Dr. F. W. McRae, of Atlanta: The essayist made a statement to which I shall have to take exception, and that was, there is absolutely no value in the surgical treatment of Bright's disease. I know four men whose lives have been saved by the surgical treatment of this disease. Three of the operations were done by Dr. Edebohls, of New York. I did one myself. I had occasion to follow up the cases. One of them was a medical student, who first matriculated in the university. A diagnosis of nephritis was made and confirmed. He was kept under observation during the entire session, and at the close of the session he was advised to go home, but he chose to go to Dr. Edebohls, who decapsulated both kidneys and kept him under observation for a considerable time. He was a third-year medical student. He came to the Atlanta College of Physicians and Surgeons the following year, and put himself immediately under my observation. I had the history of the case from Dr. Edebohls. The patient himself was intelligent, and 1 watched the case during the entire session. Every three or four weeks I examined the urine. He went through and graduated with distinction, and has remained well ever since.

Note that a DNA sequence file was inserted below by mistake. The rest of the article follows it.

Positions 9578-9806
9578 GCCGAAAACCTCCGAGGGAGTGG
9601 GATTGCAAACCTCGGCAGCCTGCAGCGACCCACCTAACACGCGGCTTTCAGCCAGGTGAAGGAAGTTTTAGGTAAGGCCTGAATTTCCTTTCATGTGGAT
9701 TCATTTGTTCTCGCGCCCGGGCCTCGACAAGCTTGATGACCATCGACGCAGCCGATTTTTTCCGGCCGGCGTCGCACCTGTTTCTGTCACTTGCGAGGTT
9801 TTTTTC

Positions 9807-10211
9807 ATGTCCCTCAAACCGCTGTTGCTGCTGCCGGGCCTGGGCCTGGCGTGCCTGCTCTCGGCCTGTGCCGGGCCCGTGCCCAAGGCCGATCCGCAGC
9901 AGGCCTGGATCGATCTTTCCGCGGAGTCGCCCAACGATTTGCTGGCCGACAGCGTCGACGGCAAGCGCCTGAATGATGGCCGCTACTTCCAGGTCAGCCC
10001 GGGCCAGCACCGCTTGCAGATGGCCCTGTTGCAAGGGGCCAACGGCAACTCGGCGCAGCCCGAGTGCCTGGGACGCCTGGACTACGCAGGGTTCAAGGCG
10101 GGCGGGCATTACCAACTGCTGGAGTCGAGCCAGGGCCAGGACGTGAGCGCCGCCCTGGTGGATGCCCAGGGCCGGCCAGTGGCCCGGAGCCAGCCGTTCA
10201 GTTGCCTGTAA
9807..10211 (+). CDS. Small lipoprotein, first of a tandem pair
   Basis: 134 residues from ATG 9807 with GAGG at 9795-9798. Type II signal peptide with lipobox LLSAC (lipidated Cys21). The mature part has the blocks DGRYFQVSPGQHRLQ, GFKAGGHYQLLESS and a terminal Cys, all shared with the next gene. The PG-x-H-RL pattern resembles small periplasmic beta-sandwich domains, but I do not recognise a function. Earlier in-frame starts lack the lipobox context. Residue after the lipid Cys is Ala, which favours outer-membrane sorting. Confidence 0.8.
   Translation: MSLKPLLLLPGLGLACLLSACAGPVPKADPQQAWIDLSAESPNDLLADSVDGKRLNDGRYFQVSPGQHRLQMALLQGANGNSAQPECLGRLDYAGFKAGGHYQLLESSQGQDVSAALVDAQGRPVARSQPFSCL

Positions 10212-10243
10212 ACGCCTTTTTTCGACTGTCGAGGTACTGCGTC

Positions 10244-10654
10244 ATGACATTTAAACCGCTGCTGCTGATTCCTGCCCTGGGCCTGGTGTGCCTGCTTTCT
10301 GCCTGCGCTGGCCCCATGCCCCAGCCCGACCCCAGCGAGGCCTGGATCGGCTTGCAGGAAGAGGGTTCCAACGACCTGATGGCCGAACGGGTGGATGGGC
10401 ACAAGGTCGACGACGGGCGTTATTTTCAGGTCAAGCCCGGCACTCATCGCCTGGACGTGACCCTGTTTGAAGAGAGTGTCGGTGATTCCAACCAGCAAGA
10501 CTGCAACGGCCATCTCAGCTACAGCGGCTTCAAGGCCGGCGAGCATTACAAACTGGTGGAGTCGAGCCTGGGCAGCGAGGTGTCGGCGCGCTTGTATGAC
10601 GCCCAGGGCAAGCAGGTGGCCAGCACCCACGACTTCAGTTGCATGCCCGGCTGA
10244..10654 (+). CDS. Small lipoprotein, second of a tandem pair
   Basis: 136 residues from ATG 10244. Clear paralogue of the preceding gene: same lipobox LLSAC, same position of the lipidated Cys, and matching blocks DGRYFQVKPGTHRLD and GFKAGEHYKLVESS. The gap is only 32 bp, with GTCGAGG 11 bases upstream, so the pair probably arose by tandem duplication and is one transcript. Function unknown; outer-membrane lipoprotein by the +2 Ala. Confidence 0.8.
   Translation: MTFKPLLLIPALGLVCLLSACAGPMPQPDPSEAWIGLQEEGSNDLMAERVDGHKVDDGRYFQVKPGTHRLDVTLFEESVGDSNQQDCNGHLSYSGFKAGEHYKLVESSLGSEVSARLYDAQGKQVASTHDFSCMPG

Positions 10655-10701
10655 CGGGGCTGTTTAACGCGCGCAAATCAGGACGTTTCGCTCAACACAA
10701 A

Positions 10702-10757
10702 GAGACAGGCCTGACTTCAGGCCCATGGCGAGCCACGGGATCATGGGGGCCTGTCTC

Dr. Nicolson knows of one case that is practically cured, although the man still has a little albumin is his urine.

One of my own cases, a man, sixty-four years of age, who was practically moribund, had been treated by all the different methods that are employed, and since I gave up general practice I was called in consultation and found